Effect of Pavement Texture on Tire-road Noise

Report No: 76-R2

Published in 1975

About the report:

Because of the potentially conflicting considerations for cost, durability, environment and safety the design engineer must have information on each such subject on which to base his decisions. The great variety of pavement textures for affecting the noise levels generated by traffic on the highway, made the need for information on the effect of pavement texture on tire road noise obvious. Noise measurements were made at 19 sites, including both bituminous (I-2, S-5, S-8 surface treatment) and portland cement concrete (aggregate exposed and grooved) pavements that had a wide variety of textures. A 1971 Plymouth 4-door sedan was used as the test vehicle. Both rib treads and snow treads were used in the tests. The data were analyzed in the linear (dB) and A-weighted (dBA) modes. Frequency analyses were made on ten recordings that were representative of most of the data. It was determined that pavement parameters such as density, type of aggregate, and the flat-mosaic aspect had very little effect on the intensity of the noise generated. The parameter that had the greatest effect was the degree of protuberance. From the analyses of the frequency content of the noise it was determined that the 3/4 inch (1.9 cm) transverse grooved and the dimpled textures generated relatively pure tones in the high frequency range most easily sensed by humans. Recommendations are made concerning the use of the various pavement surfaces tested.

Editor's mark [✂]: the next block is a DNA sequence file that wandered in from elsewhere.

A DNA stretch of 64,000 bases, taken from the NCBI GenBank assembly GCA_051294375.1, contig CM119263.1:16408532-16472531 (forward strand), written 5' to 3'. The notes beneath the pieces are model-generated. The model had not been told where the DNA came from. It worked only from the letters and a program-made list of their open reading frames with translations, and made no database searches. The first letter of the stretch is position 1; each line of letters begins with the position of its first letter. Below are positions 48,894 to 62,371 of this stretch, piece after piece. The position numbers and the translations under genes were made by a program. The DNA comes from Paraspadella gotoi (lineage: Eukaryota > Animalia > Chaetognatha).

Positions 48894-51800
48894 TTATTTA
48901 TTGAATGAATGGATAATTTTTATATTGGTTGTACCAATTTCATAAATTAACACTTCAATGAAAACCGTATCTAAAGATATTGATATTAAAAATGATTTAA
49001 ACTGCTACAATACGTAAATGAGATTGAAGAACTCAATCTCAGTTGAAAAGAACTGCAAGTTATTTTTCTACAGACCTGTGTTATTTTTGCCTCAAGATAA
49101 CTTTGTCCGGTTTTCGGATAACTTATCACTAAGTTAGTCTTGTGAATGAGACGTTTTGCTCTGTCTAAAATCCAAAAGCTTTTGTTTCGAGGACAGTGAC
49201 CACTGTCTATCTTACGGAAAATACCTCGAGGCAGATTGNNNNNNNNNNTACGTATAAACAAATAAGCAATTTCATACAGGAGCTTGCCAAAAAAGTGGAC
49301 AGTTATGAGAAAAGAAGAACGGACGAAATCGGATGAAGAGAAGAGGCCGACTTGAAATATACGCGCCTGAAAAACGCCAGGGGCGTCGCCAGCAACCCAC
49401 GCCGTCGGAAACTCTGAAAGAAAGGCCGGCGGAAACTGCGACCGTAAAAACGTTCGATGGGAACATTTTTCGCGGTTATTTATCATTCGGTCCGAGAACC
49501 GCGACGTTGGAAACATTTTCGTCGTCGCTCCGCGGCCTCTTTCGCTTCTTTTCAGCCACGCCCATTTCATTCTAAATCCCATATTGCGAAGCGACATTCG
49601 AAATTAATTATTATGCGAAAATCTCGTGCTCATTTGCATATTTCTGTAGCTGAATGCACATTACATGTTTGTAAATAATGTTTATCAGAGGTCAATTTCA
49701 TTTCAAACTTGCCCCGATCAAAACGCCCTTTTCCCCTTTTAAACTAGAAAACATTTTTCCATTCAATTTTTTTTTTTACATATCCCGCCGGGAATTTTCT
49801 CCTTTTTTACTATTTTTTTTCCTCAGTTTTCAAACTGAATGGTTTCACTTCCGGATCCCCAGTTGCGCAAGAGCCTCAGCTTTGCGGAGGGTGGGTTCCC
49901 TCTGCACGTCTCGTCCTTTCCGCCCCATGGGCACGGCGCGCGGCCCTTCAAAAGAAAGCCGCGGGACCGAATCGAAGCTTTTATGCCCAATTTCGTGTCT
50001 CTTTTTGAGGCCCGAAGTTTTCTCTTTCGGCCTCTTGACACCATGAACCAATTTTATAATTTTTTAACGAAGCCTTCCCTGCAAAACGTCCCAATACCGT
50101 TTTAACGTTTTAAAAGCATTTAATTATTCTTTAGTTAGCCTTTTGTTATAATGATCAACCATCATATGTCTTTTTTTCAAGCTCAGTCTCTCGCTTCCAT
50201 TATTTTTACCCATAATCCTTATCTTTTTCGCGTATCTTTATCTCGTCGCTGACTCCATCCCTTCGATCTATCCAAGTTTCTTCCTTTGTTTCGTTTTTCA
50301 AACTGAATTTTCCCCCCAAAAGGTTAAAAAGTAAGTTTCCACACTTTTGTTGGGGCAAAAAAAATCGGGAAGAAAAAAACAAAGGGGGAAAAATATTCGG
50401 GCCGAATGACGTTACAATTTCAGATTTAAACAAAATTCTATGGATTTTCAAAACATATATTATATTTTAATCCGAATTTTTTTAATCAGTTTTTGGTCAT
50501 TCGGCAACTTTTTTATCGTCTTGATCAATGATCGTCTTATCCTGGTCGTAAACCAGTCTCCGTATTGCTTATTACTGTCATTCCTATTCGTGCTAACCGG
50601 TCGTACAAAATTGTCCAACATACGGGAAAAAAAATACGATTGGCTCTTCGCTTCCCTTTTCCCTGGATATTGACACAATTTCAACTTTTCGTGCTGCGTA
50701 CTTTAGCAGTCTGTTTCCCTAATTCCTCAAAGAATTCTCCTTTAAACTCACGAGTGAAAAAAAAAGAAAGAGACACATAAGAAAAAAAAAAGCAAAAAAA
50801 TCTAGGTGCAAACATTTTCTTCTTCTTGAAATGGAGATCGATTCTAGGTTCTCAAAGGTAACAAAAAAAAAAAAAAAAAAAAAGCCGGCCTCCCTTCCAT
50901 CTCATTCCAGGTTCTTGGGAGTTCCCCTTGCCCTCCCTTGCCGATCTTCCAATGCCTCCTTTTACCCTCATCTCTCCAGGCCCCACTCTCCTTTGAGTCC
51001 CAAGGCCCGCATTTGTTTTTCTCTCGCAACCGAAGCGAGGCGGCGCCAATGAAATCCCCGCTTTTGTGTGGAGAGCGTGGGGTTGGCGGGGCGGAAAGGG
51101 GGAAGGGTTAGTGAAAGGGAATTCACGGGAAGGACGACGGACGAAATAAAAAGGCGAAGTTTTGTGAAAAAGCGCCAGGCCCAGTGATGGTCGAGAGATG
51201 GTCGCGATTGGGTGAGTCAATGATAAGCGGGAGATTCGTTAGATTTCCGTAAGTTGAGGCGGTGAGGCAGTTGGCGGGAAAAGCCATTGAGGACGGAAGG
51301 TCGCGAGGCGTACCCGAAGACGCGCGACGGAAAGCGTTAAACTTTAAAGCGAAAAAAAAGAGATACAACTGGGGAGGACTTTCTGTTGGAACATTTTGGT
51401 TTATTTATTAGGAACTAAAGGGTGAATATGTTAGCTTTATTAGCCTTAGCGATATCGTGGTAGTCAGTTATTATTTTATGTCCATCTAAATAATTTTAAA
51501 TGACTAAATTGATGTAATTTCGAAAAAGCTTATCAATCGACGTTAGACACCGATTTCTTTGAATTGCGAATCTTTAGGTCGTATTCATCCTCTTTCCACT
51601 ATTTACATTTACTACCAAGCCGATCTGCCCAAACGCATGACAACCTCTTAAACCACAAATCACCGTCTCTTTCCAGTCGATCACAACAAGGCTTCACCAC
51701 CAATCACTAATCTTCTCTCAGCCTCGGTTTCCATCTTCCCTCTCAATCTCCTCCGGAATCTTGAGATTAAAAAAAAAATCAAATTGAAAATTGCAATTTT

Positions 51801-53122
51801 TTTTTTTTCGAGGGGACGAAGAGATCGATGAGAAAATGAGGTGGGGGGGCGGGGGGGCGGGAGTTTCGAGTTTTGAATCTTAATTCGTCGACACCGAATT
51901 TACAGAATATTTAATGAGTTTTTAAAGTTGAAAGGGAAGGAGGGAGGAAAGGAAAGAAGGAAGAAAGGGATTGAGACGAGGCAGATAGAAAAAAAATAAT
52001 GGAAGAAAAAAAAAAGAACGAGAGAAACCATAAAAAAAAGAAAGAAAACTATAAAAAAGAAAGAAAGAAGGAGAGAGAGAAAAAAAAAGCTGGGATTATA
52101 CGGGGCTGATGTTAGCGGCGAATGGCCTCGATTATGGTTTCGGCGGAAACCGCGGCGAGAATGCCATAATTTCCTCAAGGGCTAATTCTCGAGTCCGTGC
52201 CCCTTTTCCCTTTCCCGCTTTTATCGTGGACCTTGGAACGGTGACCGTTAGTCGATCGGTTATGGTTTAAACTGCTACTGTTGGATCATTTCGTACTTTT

Disclaimer Statement:The contents of this report reflect the views of the author(s), who is responsible for the facts and the accuracy of the data presented herein. The contents do not necessarily reflect the official views or policies of the Virginia Department of Transportation, the Commonwealth Transportation Board, or the Federal Highway Administration. This report does not constitute a standard, specification, or regulation. Any inclusion of manufacturer names, trade names, or trademarks is for identification purposes only and is not to be considered an endorsement.


  • David F. Noble

Last updated: January 29, 2024

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